UPDATE: The leader of the Tennessee chapter of Americans for Prosperity is speaking out against Republican Gov. Bill Haslam's transportation funding proposal that includes the state's first gas tax hike since 1989.

Andrew Ogles, the group's state director, likened it to "theft" for the governor to propose a tax hike while the state is running budget surpluses topping $1 billion. Ogles says he plans to propose his own plan to spend $2 billion on transportation needs over the next decade without raising any taxes.

Haslam is rejecting calls to tap into the state's surplus funds to pay for his transportation program, arguing that doing so would dedicate taxes paid only by Tennesseans to roads that also are used by out-of-state cars and trucks.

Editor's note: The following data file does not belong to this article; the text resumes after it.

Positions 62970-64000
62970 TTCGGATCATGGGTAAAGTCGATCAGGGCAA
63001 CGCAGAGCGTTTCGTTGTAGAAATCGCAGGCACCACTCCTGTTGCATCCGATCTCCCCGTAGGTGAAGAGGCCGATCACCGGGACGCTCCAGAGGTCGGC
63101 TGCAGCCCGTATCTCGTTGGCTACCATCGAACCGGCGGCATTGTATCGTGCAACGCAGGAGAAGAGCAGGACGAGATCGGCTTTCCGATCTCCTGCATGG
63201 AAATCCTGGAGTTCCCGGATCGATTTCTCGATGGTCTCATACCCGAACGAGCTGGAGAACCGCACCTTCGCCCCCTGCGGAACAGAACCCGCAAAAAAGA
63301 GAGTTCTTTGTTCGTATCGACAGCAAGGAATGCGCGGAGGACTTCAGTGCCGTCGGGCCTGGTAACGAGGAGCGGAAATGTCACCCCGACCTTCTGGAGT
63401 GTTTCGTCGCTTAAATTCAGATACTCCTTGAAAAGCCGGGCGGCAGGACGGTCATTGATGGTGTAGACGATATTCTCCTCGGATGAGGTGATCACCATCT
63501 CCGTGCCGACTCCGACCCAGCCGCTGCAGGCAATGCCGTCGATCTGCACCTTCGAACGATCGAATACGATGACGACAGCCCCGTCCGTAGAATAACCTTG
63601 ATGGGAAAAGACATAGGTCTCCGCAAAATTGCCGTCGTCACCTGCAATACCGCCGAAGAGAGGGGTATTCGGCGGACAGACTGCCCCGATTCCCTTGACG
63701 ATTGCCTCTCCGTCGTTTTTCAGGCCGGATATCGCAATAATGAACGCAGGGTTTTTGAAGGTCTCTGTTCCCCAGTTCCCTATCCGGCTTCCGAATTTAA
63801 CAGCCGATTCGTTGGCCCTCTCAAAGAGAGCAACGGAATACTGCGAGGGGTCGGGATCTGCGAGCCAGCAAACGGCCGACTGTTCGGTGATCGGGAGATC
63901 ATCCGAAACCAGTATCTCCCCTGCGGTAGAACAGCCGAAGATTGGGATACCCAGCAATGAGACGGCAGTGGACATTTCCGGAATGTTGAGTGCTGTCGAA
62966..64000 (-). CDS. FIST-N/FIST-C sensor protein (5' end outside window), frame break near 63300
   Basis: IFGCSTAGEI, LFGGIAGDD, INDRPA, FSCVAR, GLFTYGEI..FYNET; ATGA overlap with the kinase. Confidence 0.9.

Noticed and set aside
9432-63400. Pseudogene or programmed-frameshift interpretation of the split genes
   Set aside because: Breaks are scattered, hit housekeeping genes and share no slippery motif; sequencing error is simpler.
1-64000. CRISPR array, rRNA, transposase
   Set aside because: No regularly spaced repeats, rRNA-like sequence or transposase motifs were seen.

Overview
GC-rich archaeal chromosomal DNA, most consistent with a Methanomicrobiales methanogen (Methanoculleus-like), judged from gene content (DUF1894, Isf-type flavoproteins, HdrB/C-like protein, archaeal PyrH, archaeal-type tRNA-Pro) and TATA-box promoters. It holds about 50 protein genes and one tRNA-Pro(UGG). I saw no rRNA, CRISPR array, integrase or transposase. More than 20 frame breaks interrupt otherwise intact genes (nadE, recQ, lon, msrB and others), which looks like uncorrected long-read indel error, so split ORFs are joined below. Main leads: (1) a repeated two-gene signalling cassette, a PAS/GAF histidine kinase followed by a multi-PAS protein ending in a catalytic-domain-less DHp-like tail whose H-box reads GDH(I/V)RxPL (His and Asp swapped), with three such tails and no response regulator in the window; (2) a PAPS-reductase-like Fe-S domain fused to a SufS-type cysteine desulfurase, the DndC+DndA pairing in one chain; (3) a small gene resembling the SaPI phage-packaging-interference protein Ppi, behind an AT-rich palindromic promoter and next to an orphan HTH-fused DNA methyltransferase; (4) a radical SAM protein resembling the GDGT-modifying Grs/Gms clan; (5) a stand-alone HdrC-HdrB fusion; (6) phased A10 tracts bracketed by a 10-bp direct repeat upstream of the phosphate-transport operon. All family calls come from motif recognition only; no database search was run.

The governor proposes adding 7 cents to Tennessee's current 21.4-cent tax on each gallon of gas

PREVIOUS STORY: NASHVILLE (AP) - Republican Gov. Bill Haslam is set to present his proposal to boost state road funding at a news conference.

The governor will make his plan public Wednesday at the state Capitol.

Haslam has acknowledged that any long-term road program to pay for the state's $6 billion transportation backlog will likely have to include the state's first gas tax increase since 1989. Lawmakers aren't expecting him to propose a hike of more than 7 to 9 cents per gallon on top of the current 21.4 cent tax.

Other proposals could include designating a sizable chunk of the state's more than $1 billion surplus for road projects, and giving cities and counties the power to charge an additional local tax to pay for transit projects.

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